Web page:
I’ve been taking snapshots of the San Francisco-Oakland Bay Bridge since 2006. I take the photos from the end of Pier 14, a pedestrian pier that extends 637 feet into San Francisco Bay and happens to be an easy detour on my morning bike commute.
Light and weather vary with the seasons, so the bridge itself is like the morning traffic on its upper deck – reliably present, never quite the same. Stormy days make for more dramatic photos, but I try not to skip the days when nothing obviously picturesque is going on. There’s value in just showing up.
If I’d skipped a few more days, I might have missed two women rowing, a ferry’s sinuous wake, or 30 brown pelicans, flying low and soundless, more like shadows than birds.
Some days I can see, before I arrive at the pier, that a photo opportunity is taking shape: The bright red of a north-bound cargo ship appears unusually vivid on a morning after rain; an isolated area of fog turns golden in a cruise ship’s lights. I’ll sprint if that’s what’s called for, and I might, or might not, make it to my spot in time.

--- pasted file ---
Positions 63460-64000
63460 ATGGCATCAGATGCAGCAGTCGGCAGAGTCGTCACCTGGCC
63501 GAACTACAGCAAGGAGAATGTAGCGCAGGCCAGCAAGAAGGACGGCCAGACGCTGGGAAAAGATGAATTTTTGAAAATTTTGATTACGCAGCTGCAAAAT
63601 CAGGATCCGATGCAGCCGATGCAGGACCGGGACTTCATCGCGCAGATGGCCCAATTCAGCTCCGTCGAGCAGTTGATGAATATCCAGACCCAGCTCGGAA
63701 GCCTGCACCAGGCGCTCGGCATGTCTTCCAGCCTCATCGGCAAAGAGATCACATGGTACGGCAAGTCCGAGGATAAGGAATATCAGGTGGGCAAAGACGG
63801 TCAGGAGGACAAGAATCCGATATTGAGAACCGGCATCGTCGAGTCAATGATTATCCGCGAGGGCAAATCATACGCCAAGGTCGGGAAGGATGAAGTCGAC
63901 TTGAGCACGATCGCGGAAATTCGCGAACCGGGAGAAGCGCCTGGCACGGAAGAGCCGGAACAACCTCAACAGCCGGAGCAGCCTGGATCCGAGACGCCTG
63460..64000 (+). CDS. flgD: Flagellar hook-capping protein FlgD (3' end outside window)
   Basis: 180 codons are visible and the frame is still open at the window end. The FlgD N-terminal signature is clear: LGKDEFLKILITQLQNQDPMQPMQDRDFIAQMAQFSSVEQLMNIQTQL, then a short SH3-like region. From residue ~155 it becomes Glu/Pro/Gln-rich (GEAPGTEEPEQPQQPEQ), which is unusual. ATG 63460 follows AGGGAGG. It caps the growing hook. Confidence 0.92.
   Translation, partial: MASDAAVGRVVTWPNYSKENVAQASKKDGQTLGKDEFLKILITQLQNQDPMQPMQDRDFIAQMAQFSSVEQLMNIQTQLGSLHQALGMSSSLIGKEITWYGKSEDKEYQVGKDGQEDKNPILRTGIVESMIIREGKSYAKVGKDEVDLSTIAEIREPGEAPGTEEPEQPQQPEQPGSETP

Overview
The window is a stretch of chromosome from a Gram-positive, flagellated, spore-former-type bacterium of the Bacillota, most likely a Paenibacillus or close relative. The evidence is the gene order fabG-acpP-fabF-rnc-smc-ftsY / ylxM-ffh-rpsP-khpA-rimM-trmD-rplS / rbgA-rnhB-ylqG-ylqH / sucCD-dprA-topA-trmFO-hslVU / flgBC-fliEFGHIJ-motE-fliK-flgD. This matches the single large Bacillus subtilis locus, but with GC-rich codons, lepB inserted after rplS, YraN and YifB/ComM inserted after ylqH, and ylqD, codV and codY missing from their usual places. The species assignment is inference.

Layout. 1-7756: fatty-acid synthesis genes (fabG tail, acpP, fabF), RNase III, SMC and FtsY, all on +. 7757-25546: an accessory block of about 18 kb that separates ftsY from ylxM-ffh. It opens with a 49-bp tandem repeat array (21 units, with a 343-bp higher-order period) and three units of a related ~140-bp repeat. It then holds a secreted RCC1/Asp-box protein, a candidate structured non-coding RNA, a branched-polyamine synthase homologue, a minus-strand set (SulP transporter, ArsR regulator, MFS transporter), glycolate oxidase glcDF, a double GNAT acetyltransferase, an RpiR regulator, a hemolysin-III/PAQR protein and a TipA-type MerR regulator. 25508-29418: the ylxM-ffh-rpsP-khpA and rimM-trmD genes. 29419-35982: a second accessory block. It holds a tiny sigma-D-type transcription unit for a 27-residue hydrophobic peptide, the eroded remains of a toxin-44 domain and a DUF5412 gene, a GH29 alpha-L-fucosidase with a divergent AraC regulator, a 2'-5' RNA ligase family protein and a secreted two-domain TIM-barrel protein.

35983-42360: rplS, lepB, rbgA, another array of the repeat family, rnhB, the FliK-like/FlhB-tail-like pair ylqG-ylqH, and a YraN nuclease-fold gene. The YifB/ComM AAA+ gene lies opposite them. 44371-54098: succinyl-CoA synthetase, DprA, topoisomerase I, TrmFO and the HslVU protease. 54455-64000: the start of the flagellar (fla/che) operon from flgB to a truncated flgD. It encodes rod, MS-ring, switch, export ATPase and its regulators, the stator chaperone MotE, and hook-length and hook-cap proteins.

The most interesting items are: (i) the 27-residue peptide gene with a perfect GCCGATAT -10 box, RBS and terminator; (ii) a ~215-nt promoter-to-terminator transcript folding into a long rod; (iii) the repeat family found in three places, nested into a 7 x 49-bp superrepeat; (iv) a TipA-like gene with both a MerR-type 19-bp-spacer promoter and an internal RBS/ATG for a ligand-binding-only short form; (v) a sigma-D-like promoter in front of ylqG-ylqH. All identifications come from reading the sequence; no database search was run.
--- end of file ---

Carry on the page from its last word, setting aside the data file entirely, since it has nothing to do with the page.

Even when the photos don’t come out the way I thought they would, I don’t regret the chase. Those few minutes on either side of 7 in the morning are unlike any other in my day. It’s easier to pay attention then. Even so, the lens sees differently than I do, catching light in ways I can’t predict. Often, when I pull the photos up on a computer later, I see details that escaped me at the time.
This practice isn’t one I planned, or one I recognized as more than a diversion on my way to work, until the day a fisherman was standing in my spot. I hadn’t known, until that moment, that I had a spot, or that I thought of it as mine. I don’t. It isn’t. But those minutes are. The photos are a way to share them, and I’m glad I can. But even if I didn’t have the camera, I’d ride out on the pier to look.